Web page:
Where do gas prices go next?

A few critical factors will govern how far gas prices fall from last week's record levels.

By , Staff writer of The Christian Science Monitor

Gasoline prices have begun to ease, but even when all Gulf Coast refineries are running again later this year, consumers may not see a full retreat to pre-Katrina levels.

That conclusion, analysts say, stems from a simple equation involving the cost of a barrel of crude, markups by middlemen, and little margin for error in the nation's energy infrastructure. Across the country, gasoline prices soared into uncharted territory - above $3 per gallon last weekend - stunning motorists and prompting many to shorten or skip Labor Day trips.

Concerns about price gouging by gas stations are being investigated in state capitals and the halls of Congress. Prices have already begun to pull back, as some refineries and long-distance pipelines affected by hurricane Katrina return to full strength.

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How far and how quickly prices fall now depend on a few critical factors: when four damaged refineries come back on line, how quickly emergency shipments of gasoline from foreign refineries arrive, and most important, where oil prices go from here.

"As long as crude is high, the gasoline price will be high, although it doesn't have to be where it was the past few days," says Ron Gold, an energy analyst at the Petroleum Industry Research Foundation.

Oil prices fell Thursday to around $64 a barrel in midday trading after Energy Department figures showed higher than expected post-Katrina inventories.

The department's Energy Information Administration said this week it expects gasoline to reach $2.60 a gallon by year end and to average $2.40 a gallon in 2006. Despite the predicted drop, that would still be above July levels, which the EIA pegged at nearly $2.32 per gallon.

Of course, as with all forecasts, actual prices - like gas mileage - may vary. But prices in the mid-to-high $2 range represent a significant shift in what is, for many Americans, the most visible gauge of energy costs.

The question for the economy is how much gas prices will affect overall consumer spending, which drives two-thirds of US growth. So far, recession is not in most forecasts, but high energy costs have been a key predictor of economic slowdowns in the past.

And gas prices are just part of the picture. Although gasoline accounts for about half of America's oil use, surging energy prices in recent months may show up most sharply in heating costs this winter. Natural gas, home heating oil, and electricity costs are all rising.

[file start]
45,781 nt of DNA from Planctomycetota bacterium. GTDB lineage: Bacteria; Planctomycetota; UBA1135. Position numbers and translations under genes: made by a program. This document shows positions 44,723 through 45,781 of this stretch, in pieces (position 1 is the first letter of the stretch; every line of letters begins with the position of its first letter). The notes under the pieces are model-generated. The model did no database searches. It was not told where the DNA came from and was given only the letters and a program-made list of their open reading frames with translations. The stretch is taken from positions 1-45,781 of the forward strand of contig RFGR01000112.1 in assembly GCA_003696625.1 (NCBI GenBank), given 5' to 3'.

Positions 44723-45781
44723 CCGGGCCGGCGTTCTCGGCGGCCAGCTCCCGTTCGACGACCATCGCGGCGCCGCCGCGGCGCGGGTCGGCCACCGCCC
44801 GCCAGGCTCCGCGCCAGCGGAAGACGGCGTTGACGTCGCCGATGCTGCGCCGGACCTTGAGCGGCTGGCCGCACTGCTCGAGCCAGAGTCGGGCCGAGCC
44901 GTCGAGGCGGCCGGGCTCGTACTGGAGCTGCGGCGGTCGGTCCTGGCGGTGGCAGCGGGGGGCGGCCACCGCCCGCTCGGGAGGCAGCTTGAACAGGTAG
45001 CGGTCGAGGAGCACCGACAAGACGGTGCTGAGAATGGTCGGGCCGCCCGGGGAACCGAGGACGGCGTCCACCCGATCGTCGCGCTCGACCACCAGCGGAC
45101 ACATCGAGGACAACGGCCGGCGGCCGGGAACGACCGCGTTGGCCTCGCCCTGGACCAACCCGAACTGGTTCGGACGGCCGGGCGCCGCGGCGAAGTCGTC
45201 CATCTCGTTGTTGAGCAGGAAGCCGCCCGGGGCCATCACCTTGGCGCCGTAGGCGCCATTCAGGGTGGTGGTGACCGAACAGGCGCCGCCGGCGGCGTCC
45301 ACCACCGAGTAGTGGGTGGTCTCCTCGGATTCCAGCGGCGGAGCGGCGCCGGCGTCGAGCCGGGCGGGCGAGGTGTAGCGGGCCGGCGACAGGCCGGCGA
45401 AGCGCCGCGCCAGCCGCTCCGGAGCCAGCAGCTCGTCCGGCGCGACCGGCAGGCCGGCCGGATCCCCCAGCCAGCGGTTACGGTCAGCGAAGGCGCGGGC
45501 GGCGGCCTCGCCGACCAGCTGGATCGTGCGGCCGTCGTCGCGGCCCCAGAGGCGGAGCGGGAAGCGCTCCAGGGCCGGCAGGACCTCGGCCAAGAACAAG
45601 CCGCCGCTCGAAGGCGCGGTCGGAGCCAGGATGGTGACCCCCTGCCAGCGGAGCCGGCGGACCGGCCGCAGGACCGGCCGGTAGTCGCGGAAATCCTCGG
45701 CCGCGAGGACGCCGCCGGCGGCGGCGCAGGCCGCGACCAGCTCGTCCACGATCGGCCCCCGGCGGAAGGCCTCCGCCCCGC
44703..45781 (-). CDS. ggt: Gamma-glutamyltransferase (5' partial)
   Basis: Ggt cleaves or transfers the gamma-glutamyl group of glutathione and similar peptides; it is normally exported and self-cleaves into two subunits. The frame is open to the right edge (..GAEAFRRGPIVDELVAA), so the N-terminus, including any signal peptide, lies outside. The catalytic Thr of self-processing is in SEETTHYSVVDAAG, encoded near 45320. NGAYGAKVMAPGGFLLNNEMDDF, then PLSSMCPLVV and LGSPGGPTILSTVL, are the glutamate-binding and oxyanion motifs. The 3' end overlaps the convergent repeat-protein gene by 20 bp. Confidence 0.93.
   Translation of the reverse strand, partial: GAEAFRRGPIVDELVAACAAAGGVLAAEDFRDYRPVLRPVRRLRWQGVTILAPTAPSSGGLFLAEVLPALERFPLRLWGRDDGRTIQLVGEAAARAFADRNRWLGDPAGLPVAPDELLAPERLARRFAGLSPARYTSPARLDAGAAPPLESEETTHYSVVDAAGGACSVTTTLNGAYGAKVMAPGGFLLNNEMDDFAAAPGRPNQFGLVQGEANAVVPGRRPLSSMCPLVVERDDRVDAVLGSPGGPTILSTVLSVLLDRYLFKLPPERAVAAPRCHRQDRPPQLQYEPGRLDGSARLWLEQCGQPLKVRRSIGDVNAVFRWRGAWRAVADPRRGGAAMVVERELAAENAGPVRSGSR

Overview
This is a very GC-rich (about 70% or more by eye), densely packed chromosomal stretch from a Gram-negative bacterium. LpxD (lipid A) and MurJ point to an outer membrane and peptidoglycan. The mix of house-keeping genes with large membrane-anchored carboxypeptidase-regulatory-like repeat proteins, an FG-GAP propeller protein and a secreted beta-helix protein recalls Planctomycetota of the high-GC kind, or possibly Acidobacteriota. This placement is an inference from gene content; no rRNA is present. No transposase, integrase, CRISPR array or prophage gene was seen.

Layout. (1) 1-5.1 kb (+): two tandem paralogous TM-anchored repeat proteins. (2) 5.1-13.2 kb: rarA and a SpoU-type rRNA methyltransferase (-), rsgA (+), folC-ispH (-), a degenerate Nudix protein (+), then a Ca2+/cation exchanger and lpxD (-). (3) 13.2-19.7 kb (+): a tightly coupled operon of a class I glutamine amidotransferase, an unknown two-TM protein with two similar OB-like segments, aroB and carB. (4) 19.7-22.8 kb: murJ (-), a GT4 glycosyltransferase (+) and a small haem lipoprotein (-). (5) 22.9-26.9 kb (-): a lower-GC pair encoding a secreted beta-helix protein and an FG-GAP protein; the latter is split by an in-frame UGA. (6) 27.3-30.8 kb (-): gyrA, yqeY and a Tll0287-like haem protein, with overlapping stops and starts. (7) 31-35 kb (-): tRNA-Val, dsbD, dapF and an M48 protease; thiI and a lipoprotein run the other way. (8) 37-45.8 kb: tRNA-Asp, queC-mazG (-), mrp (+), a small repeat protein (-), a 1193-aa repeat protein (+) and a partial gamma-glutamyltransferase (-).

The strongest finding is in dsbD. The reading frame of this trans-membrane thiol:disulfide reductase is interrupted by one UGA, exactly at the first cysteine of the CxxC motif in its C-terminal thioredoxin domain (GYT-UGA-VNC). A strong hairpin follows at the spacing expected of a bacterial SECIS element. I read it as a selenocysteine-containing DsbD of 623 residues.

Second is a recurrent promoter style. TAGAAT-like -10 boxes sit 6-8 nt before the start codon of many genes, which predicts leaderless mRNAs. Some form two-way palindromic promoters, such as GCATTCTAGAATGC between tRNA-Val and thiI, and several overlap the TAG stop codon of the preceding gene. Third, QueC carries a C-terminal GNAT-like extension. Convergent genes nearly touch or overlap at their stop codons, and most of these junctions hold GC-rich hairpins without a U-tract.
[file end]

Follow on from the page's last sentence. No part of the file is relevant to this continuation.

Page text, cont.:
The thought may be enough to prompt a rush for cardigan sweaters. But the price of those may edge up, too, as oil prices ripple through trucking and shipping costs.

Several factors, thankfully, could soften the shock at the gas pump and beyond.

For one thing, everything from automobiles to refrigerators to factories are more energy efficient now than they were in the 1970s. This shelters the economy somewhat from price swings.

Emergency responses to hurricane Katrina are helping as well: The Bush administration has eased regional gas-blend rules, so supplies can move freely to wherever they're needed. Strategic petroleum reserves are being tapped. Foreign supplies of gasoline are on the way. And on the Gulf Coast, which contains almost half of America's refining capacity, oil companies are racing to bring refineries and platforms back on line.

"The panic component of the gasoline prices should drop back down to something more in line with oil prices," says John Tobin of the Energy Literacy Project in Colorado.

Any price gouging that occurred in the wake of Katrina may be squelched soon, as federal and state watchdogs track down consumer allegations.

Indeed, as Katrina pushed up wholesale prices for gas by 50 cents or more overnight, America's streetscape grew surreal. In one stretch of road near Boston, retail prices for regular unleaded ranged from $3.04 to $3.69 per gallon last Friday.

"To some extent [price gouging] has happened," says Mark Routt, an analyst at Energy Security Analysis Inc. in Wakefield, Mass. "But my understanding is that it's been relatively rare and isolated."

In general, gas prices are driven by predictable economics: The price for crude oil, costs of refining and transporting, operating costs for 167,000 gas stations, and profit margins for all parties.

Prices typically drop heading into winter as driving season winds down. The gas tab also varies by state depending on tax levels and environmental regulation.

As for crude oil, it is measured in barrels that equate to 42 gallons each. "At $65 a barrel, that translates into $1.55 plus per gallon," before refining, distributing, or taxing, says Mr. Gold of the Petroleum Industry Research Foundation.

Economic forecasts vary on where that base-level price heads to next.

"World oil markets are fundamentally tight," says A.F. Alhajji, an oil economist at Ohio Northern University in Ada, Ohio. He wouldn't be surprised by oil at $75 oil a barrel in coming months.

But others say the current high price could give producers an incentive to reopen wells that weren't profitable at $35 a barrel. And it gives consumers an incentive to conserve. "Demand responds to the price signal," says Gus Foucher of Economy.com in West Chester, Pa., who predicts oil will cost $50 by the end of 2006. "Once we get through the hurricane season I think things will calm down a bit."

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